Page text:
Well, the memorial building has got an incredible history. I think the original building was burnt in the early 1900s. And then, unfortunately, this disaster that occurred much later and the building was always recognised as quite an icon in the town in terms of its architectural qualities and design. When the disaster occurred, they asked where their communication with the parents gave a commitment by the Queensland Government that a memorial and maybe in the form of a mural, would be produced to acknowledge the people who had died. I then was lucky enough to be contacted in relation to the design and ultimate creation of the memorial. At the time I was travelling in Japan and so this came as quite a surprise. Now, once something is put into the mind, the mind doesn't stop thinking about how can this be interpreted? Who are the people that I am responsible to? How about, you know, the families of these young people? Who were these young people? So all those sorts of things are sort of going through the mind and trying to come to terms with an interpretation of this word memorial in the context of all this disaster. I then started working on the project. The council gave me a space in town and in a little corner of an office and it was there that I would go up. I think it would probably have been once a week from uni after lecturing at uni at the time. And so the university saw this as research and said, if you know it's part of your professional development and project at the same time. So they gave me the okay to work from that perspective. So I would be up there on average one day a week and it was very public. So the public knew that I was there and that I was looking at trying to interpret this and they were most welcome to come in and chat about the progress. And so eventually then I came up with the concept and presented that concept. Made a full size section of what I had thought a memorial, and we put it on display in the cultural centre where my little office was. And invited the public to come and have a look at it. Quite a few people came and we had a public gathering for the public to come and have a look at it and have a listen to what the Council were planning to do with the building and with the interpretation of the memorial. So there's one huge piece of glass. The glass is symbolising the family of backpackers. So it's huge. It's an international family. It's a family that grows and grows and shrinks. Yeah. The family of the individuals was then needing to be featured because when one becomes aware of that those little journey boxes, those crystalline journey boxes. What you're doing is you're looking at someone as a person could be. The kid next door. Yeah. It could be. It doesn't matter about the nationality stuff or about about the country that these people originate from. The images that parents sent me as an explanation of who their child was and how they wanted their child remembered. They were international and I can remember a lot of those images, like the ones that we took as kids taken of us as young kids. So if it's related, then back that notion of, well, these could be any children. They could be anywhere in the world. They could be their experiences are basically individual, but basically they're the same as well. And so it was important to have that one piece of glass to represent the family and then these uniquely knit, crystalline boxes with the images telling the story of each of those individuals.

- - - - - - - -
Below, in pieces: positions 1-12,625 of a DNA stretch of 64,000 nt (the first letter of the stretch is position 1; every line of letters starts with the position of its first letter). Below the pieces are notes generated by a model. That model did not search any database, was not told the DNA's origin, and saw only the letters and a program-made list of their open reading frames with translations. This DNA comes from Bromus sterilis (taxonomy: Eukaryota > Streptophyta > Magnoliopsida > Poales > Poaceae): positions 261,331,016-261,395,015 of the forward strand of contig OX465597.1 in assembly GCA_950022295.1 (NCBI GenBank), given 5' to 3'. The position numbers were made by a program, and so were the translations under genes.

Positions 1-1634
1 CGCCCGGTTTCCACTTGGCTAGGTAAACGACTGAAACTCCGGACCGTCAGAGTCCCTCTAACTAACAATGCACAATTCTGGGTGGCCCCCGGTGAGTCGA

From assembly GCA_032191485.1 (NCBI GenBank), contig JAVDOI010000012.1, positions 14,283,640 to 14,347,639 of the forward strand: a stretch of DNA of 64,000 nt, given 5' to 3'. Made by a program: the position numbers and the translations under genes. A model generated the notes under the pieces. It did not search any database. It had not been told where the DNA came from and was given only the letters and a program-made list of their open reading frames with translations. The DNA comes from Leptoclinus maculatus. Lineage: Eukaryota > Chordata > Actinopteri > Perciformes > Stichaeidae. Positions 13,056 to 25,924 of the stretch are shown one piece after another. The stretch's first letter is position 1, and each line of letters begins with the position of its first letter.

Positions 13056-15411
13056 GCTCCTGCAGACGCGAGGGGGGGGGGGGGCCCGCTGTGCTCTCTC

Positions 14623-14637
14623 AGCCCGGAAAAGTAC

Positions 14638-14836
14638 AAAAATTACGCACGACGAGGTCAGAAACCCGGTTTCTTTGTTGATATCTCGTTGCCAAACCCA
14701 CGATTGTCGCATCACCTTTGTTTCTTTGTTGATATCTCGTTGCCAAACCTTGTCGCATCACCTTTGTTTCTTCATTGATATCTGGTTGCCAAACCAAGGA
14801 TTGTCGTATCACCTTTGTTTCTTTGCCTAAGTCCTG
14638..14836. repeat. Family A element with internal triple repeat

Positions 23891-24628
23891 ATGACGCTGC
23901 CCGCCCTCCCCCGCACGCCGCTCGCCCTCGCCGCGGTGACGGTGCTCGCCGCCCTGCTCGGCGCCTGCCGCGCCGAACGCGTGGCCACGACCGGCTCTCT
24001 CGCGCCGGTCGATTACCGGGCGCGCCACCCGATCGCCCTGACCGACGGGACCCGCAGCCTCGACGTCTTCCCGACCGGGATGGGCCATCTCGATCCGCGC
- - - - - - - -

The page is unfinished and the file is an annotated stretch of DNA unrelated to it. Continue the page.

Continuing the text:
Adele Bennett [00:07:09]